by Harriet Hale
Three weeks ago I signed my first publishing contract.
I’m thrilled … seriously. I can’t say that sentence without grinning like a moron. However, it’s also daunting because now I’m a working writer. Suddenly this thing I do in my spare time while sitting on my sofa has a purpose. And I always knew that was my goal, but now it’s a little more real.
I have a publisher who’s willing to gamble on a new author. I have an editor, and a cover artist, and a new circle of writing colleagues. I also have marketing to learn (and do), edits to make, and deadlines to meet.
But I also have a day job. It comes with its own set of deadlines, projects, and skills. I have a boss, coworkers, and people who depend on me there, too.
And I have other manuscripts in various stages of completion, and now is the perfect time to start thinking about my “next” book.
But I also have family, friends, home, chores ….
See? Working writer. My brain is spinning with a whole new set of tasks (and plots) and how to manage my time. Here are the first five things I’ve learned:
1. Do what you say you’re going to do.
Early in your career, you have no reputation to fall back on. You’re creating it. Be honest, be realistic, and keep your word. Whether it’s to your day-job boss, your editor, or your colleagues.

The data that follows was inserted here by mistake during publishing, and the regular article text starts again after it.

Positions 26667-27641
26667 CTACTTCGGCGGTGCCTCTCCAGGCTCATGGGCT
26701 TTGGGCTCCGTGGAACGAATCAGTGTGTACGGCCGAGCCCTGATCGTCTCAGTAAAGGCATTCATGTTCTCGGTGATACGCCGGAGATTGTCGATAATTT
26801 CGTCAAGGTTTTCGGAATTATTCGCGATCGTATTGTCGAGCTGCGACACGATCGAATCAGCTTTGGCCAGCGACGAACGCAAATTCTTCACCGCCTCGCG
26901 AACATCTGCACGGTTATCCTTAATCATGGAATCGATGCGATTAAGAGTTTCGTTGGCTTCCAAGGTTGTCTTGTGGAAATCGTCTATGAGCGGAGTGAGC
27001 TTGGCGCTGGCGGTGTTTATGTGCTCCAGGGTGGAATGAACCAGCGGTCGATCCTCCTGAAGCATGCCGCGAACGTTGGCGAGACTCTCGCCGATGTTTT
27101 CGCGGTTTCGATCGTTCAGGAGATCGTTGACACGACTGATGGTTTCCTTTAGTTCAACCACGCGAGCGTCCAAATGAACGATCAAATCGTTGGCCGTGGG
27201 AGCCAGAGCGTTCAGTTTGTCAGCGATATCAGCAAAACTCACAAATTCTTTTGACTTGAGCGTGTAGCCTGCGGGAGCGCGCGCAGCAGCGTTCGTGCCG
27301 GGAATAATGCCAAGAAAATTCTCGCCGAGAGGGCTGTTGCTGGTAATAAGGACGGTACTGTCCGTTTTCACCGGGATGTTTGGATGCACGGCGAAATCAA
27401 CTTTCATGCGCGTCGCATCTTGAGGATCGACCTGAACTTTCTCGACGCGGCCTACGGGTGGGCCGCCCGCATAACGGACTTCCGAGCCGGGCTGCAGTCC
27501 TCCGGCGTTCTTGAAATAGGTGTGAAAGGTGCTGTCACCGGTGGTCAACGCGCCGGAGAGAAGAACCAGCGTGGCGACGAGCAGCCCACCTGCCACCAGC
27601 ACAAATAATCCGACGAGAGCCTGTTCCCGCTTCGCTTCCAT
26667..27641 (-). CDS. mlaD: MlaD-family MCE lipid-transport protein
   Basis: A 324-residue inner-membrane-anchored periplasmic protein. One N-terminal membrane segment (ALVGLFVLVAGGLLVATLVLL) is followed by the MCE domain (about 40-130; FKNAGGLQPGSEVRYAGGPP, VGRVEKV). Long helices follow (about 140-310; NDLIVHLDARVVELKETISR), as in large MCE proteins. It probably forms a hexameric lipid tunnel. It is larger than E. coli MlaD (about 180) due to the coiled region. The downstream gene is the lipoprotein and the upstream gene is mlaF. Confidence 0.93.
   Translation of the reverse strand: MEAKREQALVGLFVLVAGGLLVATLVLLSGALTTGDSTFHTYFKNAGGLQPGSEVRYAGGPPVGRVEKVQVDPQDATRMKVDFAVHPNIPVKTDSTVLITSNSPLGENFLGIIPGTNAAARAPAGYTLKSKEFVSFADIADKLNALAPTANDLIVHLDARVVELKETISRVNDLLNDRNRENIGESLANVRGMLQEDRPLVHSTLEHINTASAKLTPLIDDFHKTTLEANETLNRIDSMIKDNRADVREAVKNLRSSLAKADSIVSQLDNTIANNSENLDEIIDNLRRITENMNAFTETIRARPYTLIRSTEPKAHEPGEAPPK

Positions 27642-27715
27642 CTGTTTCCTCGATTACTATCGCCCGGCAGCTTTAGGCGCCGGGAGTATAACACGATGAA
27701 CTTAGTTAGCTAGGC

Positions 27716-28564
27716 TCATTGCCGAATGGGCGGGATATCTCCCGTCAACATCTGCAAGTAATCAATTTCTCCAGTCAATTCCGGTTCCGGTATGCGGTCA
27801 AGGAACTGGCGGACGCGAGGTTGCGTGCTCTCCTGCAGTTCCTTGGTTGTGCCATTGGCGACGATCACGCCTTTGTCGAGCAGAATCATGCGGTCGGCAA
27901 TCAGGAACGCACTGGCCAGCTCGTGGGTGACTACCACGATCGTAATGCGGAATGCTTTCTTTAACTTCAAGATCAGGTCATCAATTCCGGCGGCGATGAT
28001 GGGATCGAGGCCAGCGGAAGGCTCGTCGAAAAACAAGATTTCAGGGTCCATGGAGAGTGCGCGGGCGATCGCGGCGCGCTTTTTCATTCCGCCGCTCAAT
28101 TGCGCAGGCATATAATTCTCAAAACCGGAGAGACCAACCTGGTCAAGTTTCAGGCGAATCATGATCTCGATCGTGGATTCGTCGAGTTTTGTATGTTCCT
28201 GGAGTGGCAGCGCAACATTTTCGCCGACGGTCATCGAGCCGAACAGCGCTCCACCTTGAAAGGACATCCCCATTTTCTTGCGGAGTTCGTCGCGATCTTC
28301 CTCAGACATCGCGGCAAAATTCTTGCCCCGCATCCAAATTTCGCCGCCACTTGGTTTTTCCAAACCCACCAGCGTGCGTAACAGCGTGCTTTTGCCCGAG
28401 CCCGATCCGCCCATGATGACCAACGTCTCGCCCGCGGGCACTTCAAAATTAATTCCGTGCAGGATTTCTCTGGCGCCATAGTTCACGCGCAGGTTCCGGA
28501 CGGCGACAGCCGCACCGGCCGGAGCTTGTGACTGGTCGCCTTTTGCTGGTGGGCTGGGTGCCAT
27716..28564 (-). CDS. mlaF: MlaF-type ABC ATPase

2. Set Goals.
Make a to-do list for each day (or week) and mark the items off as you go. It’s great for focus. Find someone who will hold you accountable. List your writing goals, word count targets, day-job projects, personal goals … whatever. At the end of that day (or week), report back. There’s something motivating about accountability.
3. Make time.
Write when you can. Early in the morning, late at night, on your lunch break … dictate while you drive. Whatever works best for you, do that. First, you make progress. Second, I think better at my day job when the plot bunnies are quiet. Regular writing makes them happy.
4. Don’t multi-task.
It’s not possible to do two things well. Pick one, do it for a while, and then switch to something else. TV and writing don’t mix. For me, music and writing work much better.
5. Remember what’s important.
It’s easy to fall into the habit of opening your computer the minute you sit, but go back to #4. Don’t multi-task writing and your family.
Same with the day job. Someone’s paying you to do a good job (see #1 and #4).
Take a Saturday and do nothing with girlfriends, or get outside for research, or go for a walk to get exercise and clear your head.
It’s not all about you … pay attention to other people and what’s going on around you.
That’s it for this month. I hope everyone enjoys their weekend.
Oh, and when my book hits the shelf, please buy it. I’d like to have a few less things to worry about.